Triarius is an enormous eucalypt – swamp gum (Eucalyptus regnans F.Muell.), 86.5 metres high.
The tree was discovered in August 2008 by Forestry Tasmania employees Mayo Kajitani and David Mannes while analyzing the data provided by airborne laser equipment LiDAR. The tree was discovered together with the nearby Centurion – the highest eucalypt in the world.
The tree is named after the triarii – wealthy and influential fighters in Roman legions.
Contrary to Centurion the height of Triarius was comparatively easy to measure from the ground with laser equipment. The diameter of the trunk – impressive 3.90 m (2).
Discovered forest giants were located in non-protected state forest but immediately were included in the list of protected trees.
This is a lucky coincidence that Triarius and Centurion have survived. Wildfires in 1934 spared just a few older trees in this area and passed on the west side. In 1950 there was logging nearby and at that time this giant tree would not be spared. In 1966 and 1967 the forest close nearby was deliberately burned for later regeneration, in 1967 this turned into furious, devastating fires. This time fire passed the tree on the east side (1).
These fires were a reason why the forest around the giants was not old-growth and thus – not protected. It was not expected to find any tall trees in this area.
- Welcome to the Centurion! Forestry Tasmania, 10 Oct 2008. Accessed 03.01.10.
- Giant Trees. Tasmania’s world class giants. Now not online, was accessed on 03.01.10.
- New series of Going Bush screens Sundays at 5.30pm Forestry Tasmania. Accessed 03.01.10.
- The world’s tallest hardwood tree. Australian Forest Grower, winter 2009. Accessed 03.01.10.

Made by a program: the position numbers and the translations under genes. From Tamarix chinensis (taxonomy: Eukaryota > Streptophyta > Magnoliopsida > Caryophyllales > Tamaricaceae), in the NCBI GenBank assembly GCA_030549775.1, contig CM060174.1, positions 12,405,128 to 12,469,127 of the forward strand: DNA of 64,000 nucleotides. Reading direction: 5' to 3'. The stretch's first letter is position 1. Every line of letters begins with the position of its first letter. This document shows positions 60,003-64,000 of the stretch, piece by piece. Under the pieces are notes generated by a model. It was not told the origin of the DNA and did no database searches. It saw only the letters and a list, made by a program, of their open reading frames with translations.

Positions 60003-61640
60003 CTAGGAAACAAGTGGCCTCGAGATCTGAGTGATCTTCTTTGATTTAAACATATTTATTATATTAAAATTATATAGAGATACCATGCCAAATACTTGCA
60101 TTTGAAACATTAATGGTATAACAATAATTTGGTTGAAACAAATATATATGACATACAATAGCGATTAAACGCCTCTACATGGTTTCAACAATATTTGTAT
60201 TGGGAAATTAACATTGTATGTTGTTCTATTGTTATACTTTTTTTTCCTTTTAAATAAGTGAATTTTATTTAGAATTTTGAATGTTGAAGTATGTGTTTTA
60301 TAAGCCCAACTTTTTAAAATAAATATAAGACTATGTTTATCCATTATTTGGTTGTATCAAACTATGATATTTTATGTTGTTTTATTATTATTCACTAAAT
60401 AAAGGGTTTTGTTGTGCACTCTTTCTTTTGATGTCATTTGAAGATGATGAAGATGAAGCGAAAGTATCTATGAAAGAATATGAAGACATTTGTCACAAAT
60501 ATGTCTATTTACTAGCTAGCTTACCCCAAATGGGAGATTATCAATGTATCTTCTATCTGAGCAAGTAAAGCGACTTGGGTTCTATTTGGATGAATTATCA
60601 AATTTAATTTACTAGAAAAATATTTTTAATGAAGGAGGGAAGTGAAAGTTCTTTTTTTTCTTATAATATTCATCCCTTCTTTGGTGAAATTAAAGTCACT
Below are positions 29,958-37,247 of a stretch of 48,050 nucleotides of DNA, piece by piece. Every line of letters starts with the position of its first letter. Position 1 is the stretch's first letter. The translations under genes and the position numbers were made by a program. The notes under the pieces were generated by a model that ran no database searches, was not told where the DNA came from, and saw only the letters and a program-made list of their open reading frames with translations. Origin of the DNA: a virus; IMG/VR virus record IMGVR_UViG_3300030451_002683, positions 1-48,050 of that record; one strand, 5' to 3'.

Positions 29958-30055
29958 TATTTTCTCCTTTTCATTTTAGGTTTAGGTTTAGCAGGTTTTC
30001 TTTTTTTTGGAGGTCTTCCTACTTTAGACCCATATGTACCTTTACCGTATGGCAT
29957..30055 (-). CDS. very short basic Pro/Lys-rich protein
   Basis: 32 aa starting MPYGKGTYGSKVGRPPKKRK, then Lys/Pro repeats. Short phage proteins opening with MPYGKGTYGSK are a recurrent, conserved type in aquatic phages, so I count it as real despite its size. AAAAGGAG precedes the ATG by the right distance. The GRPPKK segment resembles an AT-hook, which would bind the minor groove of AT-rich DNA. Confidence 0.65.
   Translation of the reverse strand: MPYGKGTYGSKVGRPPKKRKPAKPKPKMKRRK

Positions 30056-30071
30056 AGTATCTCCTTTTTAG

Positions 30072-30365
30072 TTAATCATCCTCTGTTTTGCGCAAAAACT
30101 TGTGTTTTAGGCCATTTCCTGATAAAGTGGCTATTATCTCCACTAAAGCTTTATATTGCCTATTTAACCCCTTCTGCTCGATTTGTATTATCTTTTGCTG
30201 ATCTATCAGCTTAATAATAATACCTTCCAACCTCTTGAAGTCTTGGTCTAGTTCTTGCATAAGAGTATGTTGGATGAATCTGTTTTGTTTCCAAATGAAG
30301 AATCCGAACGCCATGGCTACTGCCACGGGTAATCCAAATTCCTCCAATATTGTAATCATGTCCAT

- Technology aids in record-breaking tree discovery. International Forest Industries, August 2009. Accessed 03.01.10.
Triarius on the map
|Location, GPS coordinates:||43.07725 S 146.76871 E|
|Rating:||(1.5 / 5)|
|Where is located?||Australia and Oceania, Australia, Tasmania, west from Geeveston, 4 km northeast of the Tahune Airwalk|
|Species:||Mountain ash or swamp gum (Eucalyptus regnans F.Muell.)|
Australia covers the smallest continent of the world and islands around this continent. The enormous and diverse area of Australia contains countless amazing and unique monuments. Parts of the country have not been thoroughly investigated and sometimes there are reported new, surprising finds.
Eucalypts make up a remarkable genus as the dominant trees of Australia. This authoritative volume provides current reviews by active researchers in many disciplines, including evolutionary history, genetics, distribution and modeling, the relationship of eucalypts to fire and nutrients, ecophysiology, pollination and reproductive ecology, interactions between eucalypts and other coexisting biota as well as conservation and management.
The settlement of Tasmania by Europeans began two hundred years ago. Nicholas Shakespeare first went there, having heard of the island’s exceptional beauty, because it was famously remote. He soon decided that this was where he wanted to live. Only later did he discover a cache of letters written by an ancestor as corrupt as he was colorful: Anthony Fenn Kemp, the so-called Father of Tasmania.